Qualities of a Strong Public Forum Debater

Welcome to Public Forum Expertise! This is the first in a series of eight articles discussing how to become an expert at Public Forum debate. Public Forum is a relatively new event that is surging in popularity. It sells itself as a format that emphasizes persuasive communication. A big reason for its success is that it is accessible to participants of all backgrounds. Compared to Policy Debate and Lincoln-Douglas Debate, PF has a much smaller learning curve and demands a less consuming time commitment to be competitive.

There is only so much that can be taught in eight entries. In fact, there are many things that cannot be taught at all. This first primer will go over three of the fundamental personal qualities that most successful Public Forum debaters have. These may sound pretty rudimentary, but I cannot stress enough that they are of critical importance. If a person does not possess one of these traits, try to acquire it.

Work Ethic

Surprise (not really)! Actually, work ethic is a fairly universal requirement for success in any forensics event, be it every debate format or even IEs like Extemp. One of the things that is touted about Public Forum is its low-intensity workload. Speeches are very short and evidence is not necessarily valued at a premium like it is in Policy. I like to compare Public Forum to football (or soccer, for non-purists). Football is a very easy sport to participate in because all a player needs is a ball to kick around. Literally, millions of kids and adults play in recreational leagues all across the country. But while it is easy to pick up, it is extremely difficult to master the sport. I spent ten years of my life playing, mostly as a goalkeeper, and while I was not bad, I did not put in enough effort to step up my game to another level.

Public Forum is somewhat similar. It is easy to get into, with a very low work requirement. The top debaters though are in another tier altogether when it comes down to how much work they put in. Good Public Forum debaters do not need to spend their days endlessly cutting cards like Policy Debaters, but to become a proverbial expert on a resolution one must do a large amount of reading and a ton of studying. Debaters want to impress judges with their knowledge, and more importantly they want to make their opponents look like they do not know what they are talking about. Work ethic means prioritizing limited spare time to focus on debate. It is possible to be an okay Public Forum debater without too much effort, but to become dominant there will be a lot of extra effort.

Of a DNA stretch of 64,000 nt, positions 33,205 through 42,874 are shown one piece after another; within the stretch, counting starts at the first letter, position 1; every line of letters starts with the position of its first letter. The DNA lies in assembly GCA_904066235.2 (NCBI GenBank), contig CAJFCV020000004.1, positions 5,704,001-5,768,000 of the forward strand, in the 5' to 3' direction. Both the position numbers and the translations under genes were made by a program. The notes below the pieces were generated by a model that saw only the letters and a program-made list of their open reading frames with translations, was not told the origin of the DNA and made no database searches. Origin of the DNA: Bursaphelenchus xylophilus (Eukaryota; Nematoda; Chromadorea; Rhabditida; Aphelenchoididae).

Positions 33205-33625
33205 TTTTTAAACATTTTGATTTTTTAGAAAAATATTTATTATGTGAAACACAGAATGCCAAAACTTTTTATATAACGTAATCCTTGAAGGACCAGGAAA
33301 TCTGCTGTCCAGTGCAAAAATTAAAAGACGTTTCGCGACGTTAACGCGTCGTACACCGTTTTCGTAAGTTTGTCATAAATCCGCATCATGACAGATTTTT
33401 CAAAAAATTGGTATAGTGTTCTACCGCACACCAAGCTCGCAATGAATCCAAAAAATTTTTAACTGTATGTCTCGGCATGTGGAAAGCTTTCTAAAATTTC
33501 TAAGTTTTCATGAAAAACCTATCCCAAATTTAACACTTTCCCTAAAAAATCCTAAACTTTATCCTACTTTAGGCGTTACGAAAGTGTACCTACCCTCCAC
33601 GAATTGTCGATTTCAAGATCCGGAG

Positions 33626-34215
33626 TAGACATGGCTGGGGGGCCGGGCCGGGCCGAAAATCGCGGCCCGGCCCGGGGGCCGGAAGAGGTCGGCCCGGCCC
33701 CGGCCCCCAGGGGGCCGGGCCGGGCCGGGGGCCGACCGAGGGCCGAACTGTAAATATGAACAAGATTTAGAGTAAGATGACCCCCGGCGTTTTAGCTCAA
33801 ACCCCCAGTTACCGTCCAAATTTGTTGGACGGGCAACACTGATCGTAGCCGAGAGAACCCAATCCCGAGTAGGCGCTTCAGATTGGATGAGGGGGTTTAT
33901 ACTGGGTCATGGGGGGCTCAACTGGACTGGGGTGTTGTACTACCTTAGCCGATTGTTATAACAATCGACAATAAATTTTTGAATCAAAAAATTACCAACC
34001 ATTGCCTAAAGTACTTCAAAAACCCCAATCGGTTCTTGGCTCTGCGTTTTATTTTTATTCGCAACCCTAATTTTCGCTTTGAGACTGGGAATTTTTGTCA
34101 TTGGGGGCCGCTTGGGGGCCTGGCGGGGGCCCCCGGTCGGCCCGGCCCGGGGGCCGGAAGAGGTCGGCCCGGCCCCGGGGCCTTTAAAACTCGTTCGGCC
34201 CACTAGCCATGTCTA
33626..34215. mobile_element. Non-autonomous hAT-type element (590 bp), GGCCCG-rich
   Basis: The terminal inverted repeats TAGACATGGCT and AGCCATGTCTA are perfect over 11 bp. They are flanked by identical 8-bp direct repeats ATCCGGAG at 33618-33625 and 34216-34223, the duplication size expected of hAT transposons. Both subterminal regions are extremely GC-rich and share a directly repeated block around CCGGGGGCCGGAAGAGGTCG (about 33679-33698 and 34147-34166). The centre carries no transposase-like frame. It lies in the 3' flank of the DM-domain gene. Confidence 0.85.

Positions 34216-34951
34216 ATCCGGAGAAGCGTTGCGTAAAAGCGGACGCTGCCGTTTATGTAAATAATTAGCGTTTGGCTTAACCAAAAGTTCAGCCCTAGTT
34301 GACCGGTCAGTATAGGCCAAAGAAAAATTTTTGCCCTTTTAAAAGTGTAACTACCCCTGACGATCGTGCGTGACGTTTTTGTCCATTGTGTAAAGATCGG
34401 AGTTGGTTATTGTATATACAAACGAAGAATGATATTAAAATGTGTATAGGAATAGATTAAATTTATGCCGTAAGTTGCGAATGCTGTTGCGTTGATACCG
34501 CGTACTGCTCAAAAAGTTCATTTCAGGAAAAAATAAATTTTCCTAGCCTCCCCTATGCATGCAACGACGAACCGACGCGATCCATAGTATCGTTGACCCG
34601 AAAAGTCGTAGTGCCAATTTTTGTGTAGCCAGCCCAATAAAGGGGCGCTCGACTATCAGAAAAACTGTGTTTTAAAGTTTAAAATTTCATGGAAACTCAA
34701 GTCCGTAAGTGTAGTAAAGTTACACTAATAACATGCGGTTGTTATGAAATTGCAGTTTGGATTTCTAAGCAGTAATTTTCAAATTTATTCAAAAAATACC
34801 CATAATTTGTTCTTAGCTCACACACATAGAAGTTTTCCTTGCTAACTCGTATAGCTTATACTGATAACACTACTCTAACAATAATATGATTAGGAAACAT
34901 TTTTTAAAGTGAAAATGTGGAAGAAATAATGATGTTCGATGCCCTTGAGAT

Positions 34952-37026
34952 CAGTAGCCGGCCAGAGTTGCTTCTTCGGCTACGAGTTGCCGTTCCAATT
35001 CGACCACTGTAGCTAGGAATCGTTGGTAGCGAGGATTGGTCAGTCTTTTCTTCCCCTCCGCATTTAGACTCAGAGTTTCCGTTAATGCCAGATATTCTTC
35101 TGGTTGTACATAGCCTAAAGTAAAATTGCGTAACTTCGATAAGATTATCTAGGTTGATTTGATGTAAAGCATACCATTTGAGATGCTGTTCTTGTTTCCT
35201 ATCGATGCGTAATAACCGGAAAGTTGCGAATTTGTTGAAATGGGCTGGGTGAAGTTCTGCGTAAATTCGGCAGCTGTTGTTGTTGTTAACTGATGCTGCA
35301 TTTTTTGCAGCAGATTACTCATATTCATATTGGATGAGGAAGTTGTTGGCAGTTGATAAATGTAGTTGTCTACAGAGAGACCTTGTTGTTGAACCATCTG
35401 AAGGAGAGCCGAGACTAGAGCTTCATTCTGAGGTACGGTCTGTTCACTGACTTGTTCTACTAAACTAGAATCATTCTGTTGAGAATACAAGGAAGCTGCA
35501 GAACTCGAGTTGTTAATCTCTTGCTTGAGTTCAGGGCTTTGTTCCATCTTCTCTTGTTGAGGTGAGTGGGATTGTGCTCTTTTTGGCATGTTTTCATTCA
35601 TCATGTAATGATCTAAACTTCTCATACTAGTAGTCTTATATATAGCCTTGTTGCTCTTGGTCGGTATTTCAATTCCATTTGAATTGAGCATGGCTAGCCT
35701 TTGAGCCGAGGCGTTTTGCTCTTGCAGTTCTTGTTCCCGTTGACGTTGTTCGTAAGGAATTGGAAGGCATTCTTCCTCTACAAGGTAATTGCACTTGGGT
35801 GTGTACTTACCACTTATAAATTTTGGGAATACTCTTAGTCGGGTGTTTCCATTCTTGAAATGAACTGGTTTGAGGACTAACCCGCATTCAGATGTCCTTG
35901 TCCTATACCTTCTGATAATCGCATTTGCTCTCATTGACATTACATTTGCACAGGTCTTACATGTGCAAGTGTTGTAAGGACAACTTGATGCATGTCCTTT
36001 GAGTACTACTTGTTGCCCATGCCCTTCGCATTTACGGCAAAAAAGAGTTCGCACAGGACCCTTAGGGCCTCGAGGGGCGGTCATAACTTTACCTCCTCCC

Public forum is a communicative activity. As such, it is important to be able to consistently persuade people. Some people are naturally talented at this. They have a certain disposition that lends itself towards making audiences sympathize. Part of that is just charisma. But a lot of it is simply having a unique personality that makes people want to listen. The worst speaker is a stoic one. Bland, unconvincing speakers with no passion are a dime a dozen. Even if their arguments are superior they cannot win often because they cannot persuade anybody. Personal mannerisms are all-important. I cannot explain what they should be because it differs for everyone. If the comedian of a team, sprinkle some appropriate jokes into speeches. If the serious-faced intellect, use willpower and force when conveying arguments. And if just flat-out charismatic, it is apparent what to do. In essence, do not sound like the same boring debaters the judge has heard the last four rounds. Successful debaters spice things up. Add some personality and flair. Stand out and be remembered.


What is rhetoric? To use rhetoric is to manipulate language to effectively communicate a message. Rhetoric is not a science; it is an art that some people are more skilled at than others. Gifted rhetoricians know exactly what to say, when to say it, and how to say it. We will discuss Aristotle’s tenets of rhetoric in this series, but the most effective users of rhetoric are almost always going to be naturals at it. Typically, skilled rhetoricians are very strong writers who understand the nuances of language and how words shape our thoughts and actions. They know exactly how to phrase a sentence and understand just what word choice should be used in order to obtain the desired effect. Rhetoric used in the spoken word works a little differently than rhetoric used in writing. But they share a lot of commonalities that can be applied across the two mediums.

While it is easy to instruct students on the use of rhetorical strategies, an inherent sense of rhetoric is not something that can really be qualified. It is just something that can be understood only through intuition and experience. If a debater has that internal rhetorician within them then Public Forum will be a lot easier. In that sense, rhetoric is almost like a language. Native speakers will always have better command of a language than people who learned that language after their formative years. One can still learn a foreign language and become very skilled at it, but it just takes a lot of work to do it.

So Then…

If a debater possess all three of these characteristics, they are well on their way to becoming an expert Public Forum debater. And even if one feels lacking in one or two departments, do not worry--Public Forum is forgiving enough as a debate format that a debater can always make up for that deficit with hard work and a drive to succeed. Good luck!